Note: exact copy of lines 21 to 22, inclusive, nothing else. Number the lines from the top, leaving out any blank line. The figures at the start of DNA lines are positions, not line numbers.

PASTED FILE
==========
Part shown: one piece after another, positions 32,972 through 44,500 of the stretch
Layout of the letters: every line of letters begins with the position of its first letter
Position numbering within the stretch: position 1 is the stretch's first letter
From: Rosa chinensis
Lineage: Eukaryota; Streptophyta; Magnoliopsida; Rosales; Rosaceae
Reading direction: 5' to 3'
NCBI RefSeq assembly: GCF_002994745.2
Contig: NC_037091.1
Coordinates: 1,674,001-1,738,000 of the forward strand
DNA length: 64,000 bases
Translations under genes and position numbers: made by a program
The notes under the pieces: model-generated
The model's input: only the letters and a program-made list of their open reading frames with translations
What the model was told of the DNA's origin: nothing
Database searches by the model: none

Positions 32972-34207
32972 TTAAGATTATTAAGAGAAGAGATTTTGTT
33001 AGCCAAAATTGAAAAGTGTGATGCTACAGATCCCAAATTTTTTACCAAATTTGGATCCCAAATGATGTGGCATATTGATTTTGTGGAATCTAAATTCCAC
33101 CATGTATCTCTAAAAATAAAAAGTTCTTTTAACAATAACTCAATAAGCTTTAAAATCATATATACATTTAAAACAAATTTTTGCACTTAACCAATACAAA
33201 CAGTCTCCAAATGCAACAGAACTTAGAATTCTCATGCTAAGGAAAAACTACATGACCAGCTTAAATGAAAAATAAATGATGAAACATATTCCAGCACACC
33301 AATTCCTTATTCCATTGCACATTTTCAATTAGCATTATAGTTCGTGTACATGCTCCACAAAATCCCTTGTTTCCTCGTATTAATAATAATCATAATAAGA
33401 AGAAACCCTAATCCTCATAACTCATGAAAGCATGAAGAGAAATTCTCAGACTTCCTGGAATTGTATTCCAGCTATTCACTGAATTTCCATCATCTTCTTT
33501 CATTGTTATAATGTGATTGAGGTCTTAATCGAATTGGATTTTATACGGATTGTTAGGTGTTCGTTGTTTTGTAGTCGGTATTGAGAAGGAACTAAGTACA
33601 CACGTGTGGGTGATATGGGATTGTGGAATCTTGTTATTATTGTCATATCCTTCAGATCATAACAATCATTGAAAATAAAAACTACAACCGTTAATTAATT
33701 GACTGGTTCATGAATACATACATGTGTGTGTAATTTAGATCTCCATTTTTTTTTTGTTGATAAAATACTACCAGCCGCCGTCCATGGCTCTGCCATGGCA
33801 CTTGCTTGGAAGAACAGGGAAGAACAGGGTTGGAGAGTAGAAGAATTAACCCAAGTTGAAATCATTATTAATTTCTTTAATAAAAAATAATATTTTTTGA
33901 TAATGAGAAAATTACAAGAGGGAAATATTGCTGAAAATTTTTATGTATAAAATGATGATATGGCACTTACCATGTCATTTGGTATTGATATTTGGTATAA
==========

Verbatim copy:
33301 AATTCCTTATTCCATTGCACATTTTCAATTAGCATTATAGTTCGTGTACATGCTCCACAAAATCCCTTGTTTCCTCGTATTAATAATAATCATAATAAGA
33401 AGAAACCCTAATCCTCATAACTCATGAAAGCATGAAGAGAAATTCTCAGACTTCCTGGAATTGTATTCCAGCTATTCACTGAATTTCCATCATCTTCTTT